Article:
Speed-Pedelecs gains grounds

Speed-Pedelecs Gains Grounds as registrations stabilise in the Netherlands and Belgium

Speed-Pedelecs Gains Grounds as registrations stabilise in the Netherlands and Belgium

ZEIST, the Netherlands. Together with Switzerland, the Netherlands and Belgium were always regarded as an example for the potential of speed-pedelecs. Slow sales were manifest in 2020 and the trend continued into 2021. Together with Switzerland, the Benelux countries are still the main markets for speed-pedelecs.

“The speed-pedelec remains a niche market with a high potential in our congested urban regions,” said Filip Rylant of the Belgium mobility organization Traxio who published the speed-pedelec trend report. In Belgium speed-pedelecs are mainly used for commuting.

“The rainy weather in summer had a negative impact on the registrations of speed-pedelecs in 2021. After a promising spring, the sales figures mostly turned red from June, despite the return of the traffic jams around Antwerp and Brussels,” explains Filip Rylant. “In November sales showed a short revival. But in December only 731 copies were registered, which is even 13.16% less compared to 2020. The reduced traffic jams in combination with many people working from a home office, were the main reasons for this decline. In Belgium speed-pedelecs are mainly used for commuting.”

Leaders in the peloton

With a market share of 34%, Stromer is market leader in Belgium. The Swiss brand could even increase its sales yearly by 3.6%. The biggest growing supplier in the top-5 with an increase of more than 95%  is Klever, who now holds a market share of 6.3%. Trek lost almost a third of its sales volume last year. The Belgium speed-pedelec market is highly fragmentated with more than 20 brands supplying one or more models. Including well known Belgium manufacturers like Norta and Oxford.

Leasing still expanding

The Belgium sales balance for 2021 shows a slight decline compared to 2020. 12,377 speed-pedelecs in 2021 versus 12,596 (-1.7%) in 2020. Compared to the pre-Corona era, this is even a decrease of -7.8%. In 2019, 13,417 units were still sold. According to Traxio the leasing business, representing 35.6% of the market, is still expanding. This category increased by 11.6% last year. Companies are increasingly opting for a worry-free leasing formula and less for direct purchases. As a result company registrations dropped by 11.7% in 2021. The total registrations for leasing and companies combined, remain above 2020 levels. It was consumer sales in particular that showed a downward trend with -6.6% less units.

In Belgium, the cumbersome and time-consuming procedure for applying for number plates is still an obstacle to opting for a speed-pedelec for many customers.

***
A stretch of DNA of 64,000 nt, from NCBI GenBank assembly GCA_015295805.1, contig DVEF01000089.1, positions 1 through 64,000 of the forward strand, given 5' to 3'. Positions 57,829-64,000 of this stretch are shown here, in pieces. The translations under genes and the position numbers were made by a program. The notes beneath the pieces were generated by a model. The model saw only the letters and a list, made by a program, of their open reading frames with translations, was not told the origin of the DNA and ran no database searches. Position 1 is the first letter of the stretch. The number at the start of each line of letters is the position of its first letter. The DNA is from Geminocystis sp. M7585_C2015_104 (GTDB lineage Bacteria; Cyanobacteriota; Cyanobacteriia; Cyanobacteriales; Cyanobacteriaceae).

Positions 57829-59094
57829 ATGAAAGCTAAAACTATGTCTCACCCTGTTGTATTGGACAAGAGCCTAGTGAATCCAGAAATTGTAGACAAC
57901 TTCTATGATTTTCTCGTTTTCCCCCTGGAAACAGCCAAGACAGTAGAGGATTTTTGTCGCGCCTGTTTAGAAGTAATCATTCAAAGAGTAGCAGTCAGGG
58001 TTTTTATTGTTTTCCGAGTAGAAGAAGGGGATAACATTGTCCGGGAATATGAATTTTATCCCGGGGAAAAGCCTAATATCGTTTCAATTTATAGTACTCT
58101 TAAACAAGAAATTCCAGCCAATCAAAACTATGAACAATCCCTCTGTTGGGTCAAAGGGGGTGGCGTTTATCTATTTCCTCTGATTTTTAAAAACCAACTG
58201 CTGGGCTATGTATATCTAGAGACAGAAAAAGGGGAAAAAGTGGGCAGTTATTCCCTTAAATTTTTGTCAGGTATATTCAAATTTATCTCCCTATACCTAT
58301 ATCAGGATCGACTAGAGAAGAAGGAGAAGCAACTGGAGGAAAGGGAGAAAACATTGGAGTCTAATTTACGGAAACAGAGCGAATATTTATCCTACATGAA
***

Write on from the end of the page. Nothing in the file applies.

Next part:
Speed-pedelec popular in Antwerp area

Speed-pedelec sales are primarily a Flemish affair. The Flemish part of the country accounts for about 95.7% of the sales with 11,844 units. While Brussels (261 units) and the whole of Wallonia (272 units) represent only 2.1% and 2.2% of the market respectively.

Especially for people living in the area around Antwerp the speed-pedelec is a very popular means of transport. They bought a total of 6,108 units last year. Some 261 speed-pedelecs were registered last year in the Brussel’s area. Compared with 2020 this is a stable market. Sales lost some traction as since 2021 speed-pedelecs have fewer assets in an urban environment with a common speed limit of 30 km/h and stiff competition from shared bicycles and scooters.

Stable market in the Netherlands

In the January–November period of 2021 the sale of speed-pedelecs accounted for a 15.5% share of the Dutch market for 50cc scooters and mopeds with a total volume of 4,013 units. Also in the Netherlands, speed-pedelecs are mainly used for commuting.

Due to the pandemic, working from a home office became standard for a substantial part of Dutch people. For many it has even become the new standard. As a result, the speed-pedelec as an alternative for a car has been less relevant. The number of traffic jams became less as well, so that made the car more attractive for commuting. However, traffic jams immediately returned once the offices opened up again last autumn. So the speed-pedelec will maintain its relevance as an alternative for car commuting. On top of that, a part of the commuters who used to travel by public transport are also looking for other means of transport to avoid the crowded trains and buses.


Speed-pedelec regulations

Speed-pedelecs are considered to be mopeds. In EU’s technical and legal framework speed-pedelecs are categorized as L1e-B vehicles which stands for mopeds with maximum speed of 45 km/h and 4 kW.

With such power and speed characteristics speed-pedelecs must comply to EU’s type-approval regulation that came into force 1 January 2017. For a complete, but manageable overview on what this is all about, see Bike Europe’s Whitepaper on Rules & Regulations on Electric Cycles in the European Union. It offers guidelines on pressing issues when designing, developing, sourcing, distributing and selling e-bikes, pedelecs and speed-pedelecs on the European markets.

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